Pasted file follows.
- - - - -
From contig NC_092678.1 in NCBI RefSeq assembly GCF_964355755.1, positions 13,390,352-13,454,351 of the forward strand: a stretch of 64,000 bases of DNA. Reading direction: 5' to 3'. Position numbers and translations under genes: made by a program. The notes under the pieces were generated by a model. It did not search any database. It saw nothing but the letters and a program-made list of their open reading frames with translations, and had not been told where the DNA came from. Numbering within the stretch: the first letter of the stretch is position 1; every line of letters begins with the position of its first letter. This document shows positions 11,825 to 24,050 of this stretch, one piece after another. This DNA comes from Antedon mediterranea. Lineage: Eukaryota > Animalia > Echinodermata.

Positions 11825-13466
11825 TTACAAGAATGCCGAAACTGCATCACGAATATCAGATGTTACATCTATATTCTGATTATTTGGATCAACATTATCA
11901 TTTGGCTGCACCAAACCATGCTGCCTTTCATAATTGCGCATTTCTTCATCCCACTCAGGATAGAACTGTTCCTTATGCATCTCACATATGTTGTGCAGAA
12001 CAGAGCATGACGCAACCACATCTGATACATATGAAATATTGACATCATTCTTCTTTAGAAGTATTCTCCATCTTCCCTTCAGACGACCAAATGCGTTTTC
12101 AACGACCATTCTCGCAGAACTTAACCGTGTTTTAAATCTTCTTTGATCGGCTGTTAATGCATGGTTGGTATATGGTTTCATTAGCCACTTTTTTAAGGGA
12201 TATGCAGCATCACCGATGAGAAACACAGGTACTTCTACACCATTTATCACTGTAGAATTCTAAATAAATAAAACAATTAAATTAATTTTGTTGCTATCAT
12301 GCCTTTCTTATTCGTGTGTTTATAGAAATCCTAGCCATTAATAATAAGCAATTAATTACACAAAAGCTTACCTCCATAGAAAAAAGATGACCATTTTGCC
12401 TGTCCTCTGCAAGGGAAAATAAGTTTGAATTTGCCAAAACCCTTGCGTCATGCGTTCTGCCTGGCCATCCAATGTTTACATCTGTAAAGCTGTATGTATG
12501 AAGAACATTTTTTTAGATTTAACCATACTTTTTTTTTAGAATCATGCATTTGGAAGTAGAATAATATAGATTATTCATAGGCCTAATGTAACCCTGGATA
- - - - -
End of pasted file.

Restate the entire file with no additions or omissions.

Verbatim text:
From contig NC_092678.1 in NCBI RefSeq assembly GCF_964355755.1, positions 13,390,352-13,454,351 of the forward strand: a stretch of 64,000 bases of DNA. Reading direction: 5' to 3'. Position numbers and translations under genes: made by a program. The notes under the pieces were generated by a model. It did not search any database. It saw nothing but the letters and a program-made list of their open reading frames with translations, and had not been told where the DNA came from. Numbering within the stretch: the first letter of the stretch is position 1; every line of letters begins with the position of its first letter. This document shows positions 11,825 to 24,050 of this stretch, one piece after another. This DNA comes from Antedon mediterranea. Lineage: Eukaryota > Animalia > Echinodermata.

Positions 11825-13466
11825 TTACAAGAATGCCGAAACTGCATCACGAATATCAGATGTTACATCTATATTCTGATTATTTGGATCAACATTATCA
11901 TTTGGCTGCACCAAACCATGCTGCCTTTCATAATTGCGCATTTCTTCATCCCACTCAGGATAGAACTGTTCCTTATGCATCTCACATATGTTGTGCAGAA
12001 CAGAGCATGACGCAACCACATCTGATACATATGAAATATTGACATCATTCTTCTTTAGAAGTATTCTCCATCTTCCCTTCAGACGACCAAATGCGTTTTC
12101 AACGACCATTCTCGCAGAACTTAACCGTGTTTTAAATCTTCTTTGATCGGCTGTTAATGCATGGTTGGTATATGGTTTCATTAGCCACTTTTTTAAGGGA
12201 TATGCAGCATCACCGATGAGAAACACAGGTACTTCTACACCATTTATCACTGTAGAATTCTAAATAAATAAAACAATTAAATTAATTTTGTTGCTATCAT
12301 GCCTTTCTTATTCGTGTGTTTATAGAAATCCTAGCCATTAATAATAAGCAATTAATTACACAAAAGCTTACCTCCATAGAAAAAAGATGACCATTTTGCC
12401 TGTCCTCTGCAAGGGAAAATAAGTTTGAATTTGCCAAAACCCTTGCGTCATGCGTTCTGCCTGGCCATCCAATGTTTACATCTGTAAAGCTGTATGTATG
12501 AAGAACATTTTTTTAGATTTAACCATACTTTTTTTTTAGAATCATGCATTTGGAAGTAGAATAATATAGATTATTCATAGGCCTAATGTAACCCTGGATA